Boschung, Herbert T. Formerly, Department of Biological Sciences, University of Alabama, Tuscaloosa, Alabama.
- Tribe Thunnini
- Tribe Sardini
- Additional Readings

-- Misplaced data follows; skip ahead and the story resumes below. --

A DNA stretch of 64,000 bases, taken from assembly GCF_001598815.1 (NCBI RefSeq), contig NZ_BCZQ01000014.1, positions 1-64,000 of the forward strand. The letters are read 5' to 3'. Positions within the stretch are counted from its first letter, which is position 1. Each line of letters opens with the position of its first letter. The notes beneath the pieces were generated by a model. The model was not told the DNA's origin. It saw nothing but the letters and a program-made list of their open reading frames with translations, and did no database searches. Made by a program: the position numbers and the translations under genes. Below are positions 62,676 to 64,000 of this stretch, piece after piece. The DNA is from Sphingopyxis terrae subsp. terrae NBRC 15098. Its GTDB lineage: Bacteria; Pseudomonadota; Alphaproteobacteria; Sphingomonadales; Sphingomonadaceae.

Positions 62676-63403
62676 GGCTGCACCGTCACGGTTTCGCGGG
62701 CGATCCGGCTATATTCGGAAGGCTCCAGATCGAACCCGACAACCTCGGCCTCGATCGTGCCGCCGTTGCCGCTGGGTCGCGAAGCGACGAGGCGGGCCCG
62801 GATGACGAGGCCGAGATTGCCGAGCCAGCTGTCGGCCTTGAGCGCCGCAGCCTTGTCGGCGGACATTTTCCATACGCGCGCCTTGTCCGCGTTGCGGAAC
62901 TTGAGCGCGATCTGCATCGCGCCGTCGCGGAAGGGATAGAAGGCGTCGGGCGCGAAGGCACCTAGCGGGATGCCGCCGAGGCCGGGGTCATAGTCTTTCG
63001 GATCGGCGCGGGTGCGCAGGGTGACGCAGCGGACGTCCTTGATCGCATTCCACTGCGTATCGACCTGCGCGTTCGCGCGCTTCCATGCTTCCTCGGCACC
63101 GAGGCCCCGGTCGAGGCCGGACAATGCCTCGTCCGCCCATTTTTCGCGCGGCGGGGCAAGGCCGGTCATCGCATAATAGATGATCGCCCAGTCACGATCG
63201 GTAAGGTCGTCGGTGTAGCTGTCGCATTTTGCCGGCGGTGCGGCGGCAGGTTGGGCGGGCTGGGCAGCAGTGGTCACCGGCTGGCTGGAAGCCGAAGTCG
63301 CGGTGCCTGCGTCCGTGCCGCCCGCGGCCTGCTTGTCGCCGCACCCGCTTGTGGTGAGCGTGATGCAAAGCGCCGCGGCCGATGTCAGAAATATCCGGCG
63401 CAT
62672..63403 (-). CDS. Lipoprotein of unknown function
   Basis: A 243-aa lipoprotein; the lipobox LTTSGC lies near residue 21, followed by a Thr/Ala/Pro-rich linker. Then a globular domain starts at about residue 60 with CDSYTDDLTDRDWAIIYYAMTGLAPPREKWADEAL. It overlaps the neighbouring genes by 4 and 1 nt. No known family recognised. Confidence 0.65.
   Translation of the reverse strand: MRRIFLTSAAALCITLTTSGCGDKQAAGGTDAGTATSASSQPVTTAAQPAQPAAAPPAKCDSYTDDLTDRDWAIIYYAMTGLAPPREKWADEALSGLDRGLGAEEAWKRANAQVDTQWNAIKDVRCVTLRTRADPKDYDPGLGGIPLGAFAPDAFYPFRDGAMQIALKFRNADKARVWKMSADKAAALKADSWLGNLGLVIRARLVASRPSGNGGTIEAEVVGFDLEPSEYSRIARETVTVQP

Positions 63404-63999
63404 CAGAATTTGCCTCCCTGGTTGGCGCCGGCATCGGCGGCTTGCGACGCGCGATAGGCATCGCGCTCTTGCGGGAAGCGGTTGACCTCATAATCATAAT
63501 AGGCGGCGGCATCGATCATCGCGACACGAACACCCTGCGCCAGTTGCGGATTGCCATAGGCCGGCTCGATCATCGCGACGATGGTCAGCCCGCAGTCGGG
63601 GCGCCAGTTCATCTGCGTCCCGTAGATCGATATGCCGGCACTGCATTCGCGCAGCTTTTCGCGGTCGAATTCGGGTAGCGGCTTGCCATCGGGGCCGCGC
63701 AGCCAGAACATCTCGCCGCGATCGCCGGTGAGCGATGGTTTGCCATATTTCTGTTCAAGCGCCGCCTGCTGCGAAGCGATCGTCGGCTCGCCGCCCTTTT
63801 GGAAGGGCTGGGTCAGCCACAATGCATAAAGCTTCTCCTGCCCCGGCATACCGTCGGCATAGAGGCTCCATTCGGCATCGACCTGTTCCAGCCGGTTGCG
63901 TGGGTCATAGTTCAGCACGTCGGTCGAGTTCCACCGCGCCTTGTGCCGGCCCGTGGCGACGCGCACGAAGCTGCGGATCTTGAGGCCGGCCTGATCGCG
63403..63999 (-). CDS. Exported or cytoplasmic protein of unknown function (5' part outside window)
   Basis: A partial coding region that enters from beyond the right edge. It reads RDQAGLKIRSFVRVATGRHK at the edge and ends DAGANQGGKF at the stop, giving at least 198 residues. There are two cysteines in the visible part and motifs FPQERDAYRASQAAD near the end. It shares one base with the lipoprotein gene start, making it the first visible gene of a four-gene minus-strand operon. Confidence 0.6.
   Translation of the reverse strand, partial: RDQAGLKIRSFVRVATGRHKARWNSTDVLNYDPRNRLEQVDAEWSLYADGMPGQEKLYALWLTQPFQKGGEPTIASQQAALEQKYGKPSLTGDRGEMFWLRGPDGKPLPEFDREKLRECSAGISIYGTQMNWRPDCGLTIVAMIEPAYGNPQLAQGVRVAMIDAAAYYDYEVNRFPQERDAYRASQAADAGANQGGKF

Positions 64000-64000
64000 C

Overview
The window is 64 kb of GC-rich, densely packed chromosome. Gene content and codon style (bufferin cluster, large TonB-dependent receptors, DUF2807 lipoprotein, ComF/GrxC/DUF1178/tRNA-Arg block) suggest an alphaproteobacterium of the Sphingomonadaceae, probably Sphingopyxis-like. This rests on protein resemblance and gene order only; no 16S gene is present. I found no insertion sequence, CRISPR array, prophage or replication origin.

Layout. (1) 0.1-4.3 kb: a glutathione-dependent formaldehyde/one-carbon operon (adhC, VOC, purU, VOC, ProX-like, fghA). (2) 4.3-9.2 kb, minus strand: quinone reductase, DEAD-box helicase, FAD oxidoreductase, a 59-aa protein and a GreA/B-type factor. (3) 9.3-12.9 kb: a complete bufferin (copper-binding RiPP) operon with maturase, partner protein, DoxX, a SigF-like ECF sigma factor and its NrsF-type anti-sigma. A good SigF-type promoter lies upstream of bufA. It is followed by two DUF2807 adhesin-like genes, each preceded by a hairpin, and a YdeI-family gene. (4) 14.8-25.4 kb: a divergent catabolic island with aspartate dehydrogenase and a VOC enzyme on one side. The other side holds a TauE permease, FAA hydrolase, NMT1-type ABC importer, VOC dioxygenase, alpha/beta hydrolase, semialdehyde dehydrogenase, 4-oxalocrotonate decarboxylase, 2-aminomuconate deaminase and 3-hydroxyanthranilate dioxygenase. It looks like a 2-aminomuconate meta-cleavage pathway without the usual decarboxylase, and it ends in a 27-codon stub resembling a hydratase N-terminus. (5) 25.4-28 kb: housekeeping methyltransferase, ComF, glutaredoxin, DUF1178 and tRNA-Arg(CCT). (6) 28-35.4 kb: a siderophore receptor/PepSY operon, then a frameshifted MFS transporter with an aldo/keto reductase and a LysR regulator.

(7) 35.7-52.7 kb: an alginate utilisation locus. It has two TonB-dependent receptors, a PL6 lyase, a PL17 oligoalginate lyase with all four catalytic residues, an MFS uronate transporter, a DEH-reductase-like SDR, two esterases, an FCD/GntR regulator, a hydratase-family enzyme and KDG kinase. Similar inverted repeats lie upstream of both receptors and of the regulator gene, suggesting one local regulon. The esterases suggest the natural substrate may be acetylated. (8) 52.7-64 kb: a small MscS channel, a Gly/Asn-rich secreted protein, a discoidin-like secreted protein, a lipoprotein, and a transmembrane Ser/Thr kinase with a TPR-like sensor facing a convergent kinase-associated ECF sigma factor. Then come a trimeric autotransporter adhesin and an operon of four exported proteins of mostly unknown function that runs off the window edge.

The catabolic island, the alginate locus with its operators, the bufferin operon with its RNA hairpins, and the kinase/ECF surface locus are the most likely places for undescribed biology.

Certain perciform (spiny-rayed) fishes in the family Scombridae. Like all other scombrids (such as mackerels, bonitos, wahoo, and sierras), tunas have a fusiform (tapering toward each end) and moderately compressed body and certain other characteristics that adapt them for sustained swimming at high speeds. The long spinous dorsal fin is depressible in a groove in the back; the pelvic fins and usually the pectoral fins are small and retractable in shallow depressions; the scales are typically small, but enlarged scales usually cover the anterior part of the body and lateral line, and form an envelopment called the corselet. The eyes protrude very little, if at all, beyond the surface of the head; the mouthparts fit snugly against the pointed head; and the gill covers fit snugly against the body. These features eliminate almost all irregularities that would cause resistance to the water. Tunas are also recognized by the finlets (independent multibranched rays, each appearing as a small fin) behind the dorsal and anal fins. The slender caudal peduncle, supported on each side by two small keels and a large median keel in between, and the lunate caudal fin are driven by powerful muscles for fast and sustained swimming. Sustained swimming depends on red muscle (comparatively thin muscle fibers containing large amounts of myoglobin and mitochondria), and the body temperature of tunas may be several degrees above water temperature. Tunas feed on a wide variety of fishes, squids, and crustaceans. See also: Muscular system; Perciformes
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